SIX: I did not expect to love this as much as I did! This show began in London, and is currently in its North American debut. And holy crap what a banger this is! The show itself isn't really plot-driven and is more like a theatrical concert, but it's still such a fun experience. All the songs are super fun and catchy(with a few touching ones thrown in for good measure) while taking a pretty good look at the lives of these people. My personal favorite is probably All You Wanna Do, but Heart of Stone is another great one. The costumes are as spectacular as the actresses wearing them, because they are just stunningly detailed. The singing is godly, and the energy just does not stop. Loved this show way too much haha. It's currently running in Chicago, but I'm almost certain they're going to bring it to NYC soon.

Falsettos: Owie my feels. Another phenomenal performance by all involved. Bar a single missing sound cue, the whole show ran incredibly well. The set is utter genius, the costuming is simple yet effective, and the performances are simply incredible. You really get to know the characters, and the heart-wrenching ending will at the very least make your eyes a little hazy. I just cannot recommend this show enough. The Broadway Revival is available for viewing on YouTube as it was recorded for Public Broadcasting a few years ago. It's a bit difficult to grasp at first, but it's amazing once you do.
 

Thekingin64

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Rotterdam: Play regarding LGBT lifestyles and coming out to friends and parents while living abroad. Very well done and gets the story out very well without being preachy about LGBT support. Currently on tour around UK but believe final show this Saturday in Manchester. Well worth seeing.
 

Hutch

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Six

Saw this last night in Cambridge. I went in pretty blind, only knowing that it was a modern take on the six wives of King Henry VIII. And I must say this was a ton of fun. It's presented as pop concert and it's just non stop energy the whole way through. There's some fantastic singing and hilarious characters. Perfect length as well, only 75 min long with no intermission.
 

peep

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Had a theatre weekend!

First up was The Man in the white suit. Didn't know much about this going in apart from who was starring in it and that it was based off an old Ealing comedy (usually a good sign). We had seats in the front row which felt slightly awkward, having to move your head around to keep up with what's going on all over the stage. It was a really funny show with some really interesting set pieces, reminded me of that brilliant stage adaptation of The Ladykillers. The cast were phenomenal, Stephen Mangan was brilliant and really showed off how good he is at physical comedy (feel like I've only seen him do dead-pan delivery before). I really enjoyed this, some of the plot lines may have been slightly predictable but it's very funny. Shame this hasn't done too well though and it's ending it's run early.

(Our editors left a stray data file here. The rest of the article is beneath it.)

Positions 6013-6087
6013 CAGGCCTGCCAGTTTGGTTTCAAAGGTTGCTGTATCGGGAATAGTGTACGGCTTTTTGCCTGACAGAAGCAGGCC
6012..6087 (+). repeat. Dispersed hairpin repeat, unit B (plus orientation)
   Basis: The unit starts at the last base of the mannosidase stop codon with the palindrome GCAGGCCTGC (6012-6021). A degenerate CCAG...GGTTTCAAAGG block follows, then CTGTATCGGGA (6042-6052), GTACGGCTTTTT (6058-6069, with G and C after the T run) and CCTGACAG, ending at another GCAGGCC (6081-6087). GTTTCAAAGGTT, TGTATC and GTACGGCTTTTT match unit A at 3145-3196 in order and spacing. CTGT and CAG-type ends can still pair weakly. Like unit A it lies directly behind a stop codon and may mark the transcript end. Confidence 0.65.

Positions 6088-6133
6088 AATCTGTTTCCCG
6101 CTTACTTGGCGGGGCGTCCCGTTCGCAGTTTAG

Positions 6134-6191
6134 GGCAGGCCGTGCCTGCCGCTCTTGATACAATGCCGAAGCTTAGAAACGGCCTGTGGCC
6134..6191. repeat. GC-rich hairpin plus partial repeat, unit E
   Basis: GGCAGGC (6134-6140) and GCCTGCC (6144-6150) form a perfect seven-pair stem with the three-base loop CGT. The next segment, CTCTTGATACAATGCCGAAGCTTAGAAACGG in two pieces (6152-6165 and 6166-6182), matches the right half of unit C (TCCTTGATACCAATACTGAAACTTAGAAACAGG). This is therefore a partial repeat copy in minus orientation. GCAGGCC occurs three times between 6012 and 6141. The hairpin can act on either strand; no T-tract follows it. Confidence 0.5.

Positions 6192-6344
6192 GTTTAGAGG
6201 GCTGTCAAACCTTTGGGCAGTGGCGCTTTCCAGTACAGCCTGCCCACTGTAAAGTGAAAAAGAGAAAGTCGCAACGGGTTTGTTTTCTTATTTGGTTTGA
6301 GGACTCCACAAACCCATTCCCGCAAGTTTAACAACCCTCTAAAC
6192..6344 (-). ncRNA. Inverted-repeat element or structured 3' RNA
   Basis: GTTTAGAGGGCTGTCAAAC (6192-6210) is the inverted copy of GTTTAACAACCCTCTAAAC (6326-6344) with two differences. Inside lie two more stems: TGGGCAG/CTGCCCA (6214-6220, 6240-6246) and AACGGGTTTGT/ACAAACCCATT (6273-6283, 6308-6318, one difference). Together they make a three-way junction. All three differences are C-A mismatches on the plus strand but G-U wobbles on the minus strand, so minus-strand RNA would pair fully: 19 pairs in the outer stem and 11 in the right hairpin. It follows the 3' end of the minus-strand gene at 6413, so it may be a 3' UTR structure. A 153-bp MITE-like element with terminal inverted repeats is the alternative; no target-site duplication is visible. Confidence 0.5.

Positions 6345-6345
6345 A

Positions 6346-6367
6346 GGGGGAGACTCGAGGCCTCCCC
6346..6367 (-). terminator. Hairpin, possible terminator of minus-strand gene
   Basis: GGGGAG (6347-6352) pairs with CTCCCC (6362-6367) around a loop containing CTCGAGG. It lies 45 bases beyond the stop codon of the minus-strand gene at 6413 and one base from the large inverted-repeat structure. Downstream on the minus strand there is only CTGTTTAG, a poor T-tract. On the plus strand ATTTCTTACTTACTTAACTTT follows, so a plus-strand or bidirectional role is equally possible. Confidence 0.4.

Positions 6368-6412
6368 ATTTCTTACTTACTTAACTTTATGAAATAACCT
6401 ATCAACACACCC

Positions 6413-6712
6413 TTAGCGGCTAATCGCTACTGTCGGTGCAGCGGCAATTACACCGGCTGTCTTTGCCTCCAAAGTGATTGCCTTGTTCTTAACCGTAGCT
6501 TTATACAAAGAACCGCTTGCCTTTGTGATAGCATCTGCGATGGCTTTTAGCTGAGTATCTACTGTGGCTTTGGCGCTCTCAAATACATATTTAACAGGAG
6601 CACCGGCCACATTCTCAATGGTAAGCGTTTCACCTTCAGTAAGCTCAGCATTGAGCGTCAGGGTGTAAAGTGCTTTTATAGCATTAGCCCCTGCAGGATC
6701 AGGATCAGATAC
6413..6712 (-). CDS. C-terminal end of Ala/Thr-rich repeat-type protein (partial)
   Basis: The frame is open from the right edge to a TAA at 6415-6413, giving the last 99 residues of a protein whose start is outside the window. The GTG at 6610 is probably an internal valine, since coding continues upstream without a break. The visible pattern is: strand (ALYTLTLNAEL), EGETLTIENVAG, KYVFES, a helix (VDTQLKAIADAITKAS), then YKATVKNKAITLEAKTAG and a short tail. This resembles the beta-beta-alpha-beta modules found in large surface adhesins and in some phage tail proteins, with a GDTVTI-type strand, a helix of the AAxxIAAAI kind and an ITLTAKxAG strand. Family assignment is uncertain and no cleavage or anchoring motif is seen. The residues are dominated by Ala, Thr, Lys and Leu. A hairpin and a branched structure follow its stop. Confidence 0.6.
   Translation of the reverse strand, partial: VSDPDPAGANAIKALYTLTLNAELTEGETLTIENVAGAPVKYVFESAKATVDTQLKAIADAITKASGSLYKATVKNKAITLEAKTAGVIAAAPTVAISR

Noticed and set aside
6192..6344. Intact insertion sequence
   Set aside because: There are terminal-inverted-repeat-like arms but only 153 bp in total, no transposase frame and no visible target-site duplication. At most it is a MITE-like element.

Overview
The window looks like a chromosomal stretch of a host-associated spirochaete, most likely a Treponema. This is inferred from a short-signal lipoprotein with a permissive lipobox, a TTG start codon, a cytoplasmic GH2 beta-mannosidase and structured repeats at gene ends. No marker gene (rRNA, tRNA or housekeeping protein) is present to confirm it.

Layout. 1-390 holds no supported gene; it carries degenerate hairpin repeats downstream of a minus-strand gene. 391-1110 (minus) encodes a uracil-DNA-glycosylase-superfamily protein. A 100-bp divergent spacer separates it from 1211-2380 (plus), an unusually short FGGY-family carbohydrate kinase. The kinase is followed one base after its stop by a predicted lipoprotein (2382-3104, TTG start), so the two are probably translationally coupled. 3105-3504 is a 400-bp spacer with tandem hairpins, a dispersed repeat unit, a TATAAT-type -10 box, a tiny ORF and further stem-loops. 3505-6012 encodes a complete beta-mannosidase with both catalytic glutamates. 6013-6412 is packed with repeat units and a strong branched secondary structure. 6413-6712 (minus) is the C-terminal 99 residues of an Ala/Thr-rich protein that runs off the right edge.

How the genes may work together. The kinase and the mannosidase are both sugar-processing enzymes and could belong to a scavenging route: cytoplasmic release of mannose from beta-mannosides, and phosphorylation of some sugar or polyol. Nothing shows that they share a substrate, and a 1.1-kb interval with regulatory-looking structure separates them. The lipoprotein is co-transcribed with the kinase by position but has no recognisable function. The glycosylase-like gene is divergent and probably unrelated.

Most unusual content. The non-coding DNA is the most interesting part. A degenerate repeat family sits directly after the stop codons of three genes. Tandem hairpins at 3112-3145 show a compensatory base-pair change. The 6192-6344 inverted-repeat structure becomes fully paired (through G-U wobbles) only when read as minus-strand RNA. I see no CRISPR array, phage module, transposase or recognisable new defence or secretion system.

Then we saw Come From Away. Oh wow, @GuyWithAStick was absolutely right about this show, it is INCREDIBLE! I was absolutely captivated by what was going on the entire runtime. It's just really powerful, the music was great, the story is wonderful and wholesome and it's also funny despite the really sad circumstances. I've listened to the Broadway recording and I'm going to be biased and say the West End cast are better! (Although sometimes recordings just don't feel as good as it being performed live). It just got its run extended so might have to take some more people to check it out.

We ended our weekend with the latest show from the hilarious Mischief Theatre, Groan Ups. This is the team behind The Play that goes Wrong, Peter Pan Goes Wrong and Comedy about a bank robbery. Groan Ups basically follows a group of kids through school, it's split into three parts. First is when they're six years old, then it skips to when they're 14 (I think? something like that) and then the third part is when they're 30-odd at a school reunion. The show is very funny but it also gets quite emotional in the second act (the reunion). The staging is very clever and the music they used was a right ol' nostalgia fest. I feel like this theatre group can do no wrong, they're just very funny people. Unfortunately the show is only on for another week or so before they switch to their second of three shows in their theatre takeover, Magic Goes Wrong (very excited).
 

peep

Well-Known Member
So I've recently had an absolute insane run of shows. Just before Christmas I saw Dear Evan Hanson after winning some of the cheap lottery tickets. I didn't know much going in apart from the song with the same name (thanks to Spotify). It wasn't what I was really expecting from it, Dear Evan Hanson is the only upbeat song so my expectations were way off and I think this helped ruin the experience for me. Most of the songs are fairly long ballards because the actual show is very emotional and the topic is very sad. Not really being a fan of ballards I just didn't gel well with it and while it is good it just wasn't for me.

Friend was back in the UK for xmas so we went to see a show. We were going to see Six but it was pricey on those dates so we saw Everyone's talking about Jamie instead. It was good fun with some decent songs. I enjoyed the set with the light boxes in the floor and tables. The big song by the Mother also hit close to home and was really good.